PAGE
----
Middle-east Arab News Opinion | Asharq Al-awsat

Head of Opposition Green Tunisia Party Warns of ‘New Social Revolution’ | ASHARQ AL-AWSAT English Archive 2005 -2017
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Tunisians take part in a demonstration against corruption on May 13, 2017. (Getty Images)

Tunis – Head of the opposition Green Tunisia Party Abdelkader Zitouni criticized Prime Minister Youssef al-Chahed’s national unity government’s war on corruption, saying that it is politically motivated.

He told Asharq Al-Awsat that “all signs in Tunisia indicate that a new social revolution may take place because the government work is not meeting the expectations of the people, especially in creating job opportunities and achieving development.”

He said that this was best demonstrated in its reliance on the state of emergency after its “failure in leading the country.”

The new policy has come to destroy the slogans of the 2011 revolutions, he said.

“It has created the same old system with some embellishments to avoid claims that the revolution in Tunisia has failed,” Zitouni stressed.

Furthermore, he said that al-Chahed’s government “stands idly by and allows President Beji Caid Essebsi to effectively control political work.”

Ten months after al-Chahed became prime minister, Zitouni stated: “We can say that the political, social and economic situation in Tunisia is very difficult.”

“Development is at a standstill and over 630,000 people are unemployed. The government is meanwhile going ahead with the recommendations and dictates the International Monetary Fund that may bring about great problems on the country’s stability,” warned the opposition figure.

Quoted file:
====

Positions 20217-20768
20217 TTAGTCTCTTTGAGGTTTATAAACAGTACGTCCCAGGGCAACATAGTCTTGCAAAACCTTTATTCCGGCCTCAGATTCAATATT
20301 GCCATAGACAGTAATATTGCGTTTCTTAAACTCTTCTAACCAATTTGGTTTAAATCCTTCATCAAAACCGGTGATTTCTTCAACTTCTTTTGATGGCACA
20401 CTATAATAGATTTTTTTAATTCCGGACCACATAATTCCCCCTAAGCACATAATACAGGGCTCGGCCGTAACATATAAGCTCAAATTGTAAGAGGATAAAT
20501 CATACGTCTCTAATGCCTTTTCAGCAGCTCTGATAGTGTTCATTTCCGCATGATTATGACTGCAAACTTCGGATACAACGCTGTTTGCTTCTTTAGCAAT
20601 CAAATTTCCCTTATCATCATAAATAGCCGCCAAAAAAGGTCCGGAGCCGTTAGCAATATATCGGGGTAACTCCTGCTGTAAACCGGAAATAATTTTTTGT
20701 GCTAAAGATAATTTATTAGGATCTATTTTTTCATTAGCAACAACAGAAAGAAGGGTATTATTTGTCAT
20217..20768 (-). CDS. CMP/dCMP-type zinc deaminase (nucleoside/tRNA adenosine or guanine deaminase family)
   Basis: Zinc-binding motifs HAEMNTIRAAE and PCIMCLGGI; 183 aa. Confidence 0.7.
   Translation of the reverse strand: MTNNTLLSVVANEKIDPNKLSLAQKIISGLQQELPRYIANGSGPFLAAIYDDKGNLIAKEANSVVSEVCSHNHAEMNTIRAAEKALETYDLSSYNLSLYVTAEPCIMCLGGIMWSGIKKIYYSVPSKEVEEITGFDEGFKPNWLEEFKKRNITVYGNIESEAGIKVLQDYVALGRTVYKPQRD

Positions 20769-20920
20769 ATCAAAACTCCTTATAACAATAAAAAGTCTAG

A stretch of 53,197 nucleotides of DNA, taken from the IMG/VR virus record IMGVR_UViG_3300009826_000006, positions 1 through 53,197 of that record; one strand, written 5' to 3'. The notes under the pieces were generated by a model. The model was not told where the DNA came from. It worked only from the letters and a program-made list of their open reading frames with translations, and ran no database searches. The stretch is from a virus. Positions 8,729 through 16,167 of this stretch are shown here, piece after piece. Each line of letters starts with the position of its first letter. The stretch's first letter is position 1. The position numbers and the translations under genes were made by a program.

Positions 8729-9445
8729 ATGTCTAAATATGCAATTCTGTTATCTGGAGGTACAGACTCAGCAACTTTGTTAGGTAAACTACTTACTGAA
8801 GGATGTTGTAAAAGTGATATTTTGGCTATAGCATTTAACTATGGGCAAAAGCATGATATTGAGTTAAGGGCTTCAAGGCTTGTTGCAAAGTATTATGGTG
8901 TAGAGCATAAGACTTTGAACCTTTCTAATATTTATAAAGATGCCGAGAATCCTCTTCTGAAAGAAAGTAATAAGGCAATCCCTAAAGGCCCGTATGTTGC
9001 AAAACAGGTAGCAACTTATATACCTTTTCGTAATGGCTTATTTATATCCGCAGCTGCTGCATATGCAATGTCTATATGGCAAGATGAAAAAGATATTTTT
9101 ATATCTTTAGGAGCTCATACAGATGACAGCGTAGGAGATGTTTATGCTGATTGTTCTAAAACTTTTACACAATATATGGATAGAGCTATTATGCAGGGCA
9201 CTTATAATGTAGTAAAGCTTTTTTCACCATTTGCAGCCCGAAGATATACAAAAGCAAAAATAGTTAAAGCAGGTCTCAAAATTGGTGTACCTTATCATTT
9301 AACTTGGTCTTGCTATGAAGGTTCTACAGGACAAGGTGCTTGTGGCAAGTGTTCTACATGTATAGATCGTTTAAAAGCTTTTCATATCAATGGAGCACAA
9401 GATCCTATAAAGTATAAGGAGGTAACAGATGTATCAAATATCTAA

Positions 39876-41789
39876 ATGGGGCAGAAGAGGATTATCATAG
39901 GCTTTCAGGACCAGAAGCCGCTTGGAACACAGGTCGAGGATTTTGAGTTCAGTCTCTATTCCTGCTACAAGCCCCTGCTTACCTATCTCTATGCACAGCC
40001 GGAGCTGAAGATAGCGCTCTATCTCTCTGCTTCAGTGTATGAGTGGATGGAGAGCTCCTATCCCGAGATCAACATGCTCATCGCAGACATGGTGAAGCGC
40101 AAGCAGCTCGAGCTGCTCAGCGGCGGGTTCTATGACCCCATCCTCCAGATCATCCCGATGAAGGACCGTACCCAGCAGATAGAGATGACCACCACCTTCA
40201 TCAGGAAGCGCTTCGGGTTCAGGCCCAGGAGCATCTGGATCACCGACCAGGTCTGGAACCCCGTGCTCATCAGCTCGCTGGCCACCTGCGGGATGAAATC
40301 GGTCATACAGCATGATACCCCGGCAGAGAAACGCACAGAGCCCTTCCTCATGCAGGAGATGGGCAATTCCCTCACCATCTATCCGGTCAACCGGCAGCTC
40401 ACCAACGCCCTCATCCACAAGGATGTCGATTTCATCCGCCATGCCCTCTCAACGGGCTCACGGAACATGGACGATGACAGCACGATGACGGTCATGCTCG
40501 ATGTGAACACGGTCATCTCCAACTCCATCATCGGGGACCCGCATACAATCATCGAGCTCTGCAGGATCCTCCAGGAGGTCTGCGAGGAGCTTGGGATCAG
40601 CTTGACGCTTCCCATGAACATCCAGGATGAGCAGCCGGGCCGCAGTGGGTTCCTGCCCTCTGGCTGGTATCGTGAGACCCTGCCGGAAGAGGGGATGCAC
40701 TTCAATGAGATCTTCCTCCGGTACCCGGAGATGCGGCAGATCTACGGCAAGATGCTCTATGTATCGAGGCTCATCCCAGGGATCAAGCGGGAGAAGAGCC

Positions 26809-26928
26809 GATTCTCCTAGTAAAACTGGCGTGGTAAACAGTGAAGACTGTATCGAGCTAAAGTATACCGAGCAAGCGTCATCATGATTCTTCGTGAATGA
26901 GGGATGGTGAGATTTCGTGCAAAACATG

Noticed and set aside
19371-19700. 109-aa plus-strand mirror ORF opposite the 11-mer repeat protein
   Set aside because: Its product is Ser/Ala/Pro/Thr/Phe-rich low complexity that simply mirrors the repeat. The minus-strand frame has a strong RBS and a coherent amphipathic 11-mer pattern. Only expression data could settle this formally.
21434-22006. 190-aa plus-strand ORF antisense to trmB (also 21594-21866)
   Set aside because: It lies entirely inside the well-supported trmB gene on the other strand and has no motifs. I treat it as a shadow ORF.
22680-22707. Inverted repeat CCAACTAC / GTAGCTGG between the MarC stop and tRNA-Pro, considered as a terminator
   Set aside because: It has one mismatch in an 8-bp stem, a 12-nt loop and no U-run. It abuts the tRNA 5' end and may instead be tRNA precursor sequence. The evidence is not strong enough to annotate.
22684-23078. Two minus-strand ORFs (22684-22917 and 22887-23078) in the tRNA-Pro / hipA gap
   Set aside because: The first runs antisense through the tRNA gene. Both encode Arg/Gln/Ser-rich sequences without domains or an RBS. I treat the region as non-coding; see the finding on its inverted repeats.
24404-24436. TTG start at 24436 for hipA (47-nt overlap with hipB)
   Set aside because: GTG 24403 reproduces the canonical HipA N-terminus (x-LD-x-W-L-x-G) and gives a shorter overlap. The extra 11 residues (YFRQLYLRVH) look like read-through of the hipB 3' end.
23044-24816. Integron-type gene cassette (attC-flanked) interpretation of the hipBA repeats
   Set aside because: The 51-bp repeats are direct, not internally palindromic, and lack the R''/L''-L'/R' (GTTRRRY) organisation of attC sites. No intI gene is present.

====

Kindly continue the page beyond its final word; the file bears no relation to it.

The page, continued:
On the government’s war on corruption, Zitouni said that its efforts are bringing up many questions.

“It is a purely political war, whose main and undeclared goal is to isolate some sides from political life,” he explained.

“The war on corruption has not turned to the major centers of corruption and the prime minister is totally aware of this,” added the opposition party chief.

Under the instruction of Essebsi, the prime minister has instead focused on the minor sources of corruption, said Zitouni.

Furthermore, he criticized the “corrupt funds in political life” in Tunisia, saying that some “unknowns have formed political parties and reached power in record time.”

“This indicates that large funds were paid to block the path of some political powers or facilitate the rise of others,” Zitouni noted.

“We have seen how several of the political figures that have resisted the old dictatorial regime have been isolated,” he remarked.

On this note, he said that he believes that Qatar had paid funds in Tunisia to meddle in its internal affairs. Zitouni also accused it of encouraging Tunisians to travel to the conflict zones of Iraq and Syria.

“We cannot speak of security and social stability in Tunisia as long as some youths embrace extremist ideology and fight the state with arms,” he added.